Presidents Column: Thanks for All You Do
The last Wednesday in April is “Staff/Employee Appreciation Day.” On my calendar it is called “Administrative Professionals Day” and those of you in my generation will remember it as “Secretaries Day.” Many of whom I spoke to about this special day of recognition assumed the concept was created by the greeting card industry. I confess that I thought the same thing. However, from my research (i.e., browsing the Internet) I learned that the idea came from the Dictaphone Corporation in 1952 in an effort to attract more women to the secretarial profession. That same year the U.S. Secretary of Commerce declared the first week in June as National Secretaries Week and June 4 as National Secretaries Day. The objective was to recognize that both government and businesses depend on the skills, loyalty and efficiency of secretaries to function and to publicize the fact that secretaries were essential to meeting the needs of business. Again, the purpose of this recognition was not just to reward or thank secretaries for their work but to attract and recruit skilled workers to the secretarial profession.
A lot has changed since 1952. Secretaries are now known as “administrative assistants”—somewhere along the way the “s” word lost its status and fell out of favor. The concept of a national day of recognition of secretaries has broadened to become a national day of appreciation for all employees and staff. The week/day of appreciation was moved to the last week in April in 1955. And while greeting card companies do benefit from the celebration of appreciation, it is still the businesses that show their appreciation for their staff members that reap the real rewards.
About now I am sure you are asking yourself what does this have to do with the practice of law. My response is “everything.” Whether you are a sole practitioner or at a mega, international law firm, we rely on our employees on a daily basis, if not hourly, to support our firms and our practice. Think about the many functions your staff performs that are essential to your practice. Who greets your clients and answers their important phone calls; who prepares, sends and collects invoices for your services; who handles your payroll and benefits; who manages and dockets your case files; who recruits and screens new lawyers (and staff); who provides litigation support; who maintains your law library; who copies and assembles thousands of pages of closing binders and trial notebooks? The list of services we rely on our employees to perform is endless. They make it possible for us to do the thing that we love the most: the practice of law. Without support from paralegals/legal assistants, HR professionals, accounting staff, record/docketing staff, word processing, copy center staff, mailroom staff, receptionist and, oh yes, do not forget our secretaries, we would have little time to devote to the practice. I realize that there is a huge difference in the size and specialization of the staff of a sole practitioner versus a hundred lawyer law firm. The tasks listed above may all be performed by one or two staff members for a sole practitioner, while it takes dozens (if not hundreds) of staff members with specialized skills to support a large law firm. But large firm or small firm, we all rely on our staffs to make us look good and keep the wheels on our practices. Our staff members stay late or come to the office early when needed, they travel with us for trials and closings, they take care of personal tasks we are too busy to handle and sometimes they simply make the impossible happen. Often they do these things at great personal sacrifice to themselves and their families.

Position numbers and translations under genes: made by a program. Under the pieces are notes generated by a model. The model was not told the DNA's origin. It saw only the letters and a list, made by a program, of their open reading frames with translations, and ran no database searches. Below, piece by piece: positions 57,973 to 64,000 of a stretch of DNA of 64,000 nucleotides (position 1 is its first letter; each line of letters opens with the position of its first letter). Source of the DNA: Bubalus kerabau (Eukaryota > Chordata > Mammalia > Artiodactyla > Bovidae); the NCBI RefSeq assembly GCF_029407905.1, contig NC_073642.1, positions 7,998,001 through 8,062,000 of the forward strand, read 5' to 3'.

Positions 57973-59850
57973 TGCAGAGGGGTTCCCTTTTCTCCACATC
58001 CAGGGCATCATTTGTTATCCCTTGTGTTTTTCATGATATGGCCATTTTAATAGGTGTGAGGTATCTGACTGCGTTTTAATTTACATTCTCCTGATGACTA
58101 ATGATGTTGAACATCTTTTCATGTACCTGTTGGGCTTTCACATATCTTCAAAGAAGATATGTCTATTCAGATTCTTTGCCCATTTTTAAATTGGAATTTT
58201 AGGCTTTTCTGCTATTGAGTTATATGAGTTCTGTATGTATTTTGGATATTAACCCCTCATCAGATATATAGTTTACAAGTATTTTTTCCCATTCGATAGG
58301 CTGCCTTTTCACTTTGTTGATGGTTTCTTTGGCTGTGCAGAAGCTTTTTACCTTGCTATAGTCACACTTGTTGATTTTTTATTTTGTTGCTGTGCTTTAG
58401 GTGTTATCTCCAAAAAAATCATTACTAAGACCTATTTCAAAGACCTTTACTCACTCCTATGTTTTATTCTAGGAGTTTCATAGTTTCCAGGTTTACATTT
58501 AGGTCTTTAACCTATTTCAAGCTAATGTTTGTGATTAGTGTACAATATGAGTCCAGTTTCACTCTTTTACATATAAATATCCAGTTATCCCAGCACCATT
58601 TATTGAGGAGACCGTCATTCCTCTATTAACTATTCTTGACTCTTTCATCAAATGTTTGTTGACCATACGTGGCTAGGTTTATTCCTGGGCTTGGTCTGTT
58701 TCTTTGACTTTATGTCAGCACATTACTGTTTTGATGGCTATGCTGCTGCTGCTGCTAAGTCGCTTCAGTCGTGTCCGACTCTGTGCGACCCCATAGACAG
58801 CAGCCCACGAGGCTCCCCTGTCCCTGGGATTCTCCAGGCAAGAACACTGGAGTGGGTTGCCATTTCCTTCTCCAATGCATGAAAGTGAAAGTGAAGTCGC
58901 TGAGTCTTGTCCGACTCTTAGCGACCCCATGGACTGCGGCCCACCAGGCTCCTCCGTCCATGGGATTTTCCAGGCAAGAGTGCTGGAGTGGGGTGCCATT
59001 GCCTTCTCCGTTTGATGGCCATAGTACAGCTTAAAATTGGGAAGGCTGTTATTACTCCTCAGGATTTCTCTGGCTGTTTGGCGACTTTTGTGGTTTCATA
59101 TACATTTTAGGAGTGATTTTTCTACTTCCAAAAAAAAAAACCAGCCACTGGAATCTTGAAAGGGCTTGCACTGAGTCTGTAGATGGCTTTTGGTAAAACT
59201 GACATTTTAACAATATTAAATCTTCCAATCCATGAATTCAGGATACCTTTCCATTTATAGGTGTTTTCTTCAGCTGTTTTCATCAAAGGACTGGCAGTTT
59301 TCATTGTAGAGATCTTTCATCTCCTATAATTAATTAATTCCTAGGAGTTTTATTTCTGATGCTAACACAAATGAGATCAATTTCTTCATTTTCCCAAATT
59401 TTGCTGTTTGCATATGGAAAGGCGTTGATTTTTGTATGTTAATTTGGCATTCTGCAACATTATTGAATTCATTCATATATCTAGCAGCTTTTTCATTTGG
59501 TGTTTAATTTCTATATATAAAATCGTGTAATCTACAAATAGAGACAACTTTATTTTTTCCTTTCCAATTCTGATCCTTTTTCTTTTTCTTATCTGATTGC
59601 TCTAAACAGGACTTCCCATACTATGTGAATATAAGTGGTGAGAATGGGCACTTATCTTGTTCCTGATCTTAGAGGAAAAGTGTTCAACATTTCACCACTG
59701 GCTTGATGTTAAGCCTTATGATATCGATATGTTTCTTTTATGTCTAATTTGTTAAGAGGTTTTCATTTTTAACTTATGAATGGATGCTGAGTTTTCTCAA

So what should we do to ensure that we maintain our successful legal practices? We should start by saying “THANK YOU” to our staff members for all they do. Appreciation is a fundamental emotional need and, according to the U.S. Department of Labor statistics, 64 percent of employees who leave their jobs say it was because they did not feel appreciated. This statistic illustrates the importance of staff appreciation on retention and performance. Additionally, surveys indicate that being appreciated is even more of a motivator than money. Although compensation is certainly one way to show appreciation to your staff, a sincere “thank you” goes a very long way. Letting your staff know how much you appreciate their efforts will increase their loyalty and productivity and ultimately your long term success. Besides, saying “thank you” for a job well done is just the right thing to do.
I have to give credit to my partner, Jim Karen, for recommending the subject of this article. Jim said, “Instead of writing about lawyers, why don’t you write something about how important our staff is? Without them we couldn’t do our jobs.” Well, Jim is right. Without the support of our amazing staff members, we could not practice the superior level of law that is practiced by Dallas lawyers. So thank you Jim and thank you to all of the great support staff in all of the law firms in Dallas. Of course I would be remiss if I did not also say “thank you” to the incredible staff of the Dallas Bar Association, and especially the Executive Director, Cathy Maher, all of whom do so much to support the legal profession in Dallas.
Finally, do not forget to say “THANK YOU” to each of your staff members on April 24, National Staff Appreciation Day, and every day throughout the year.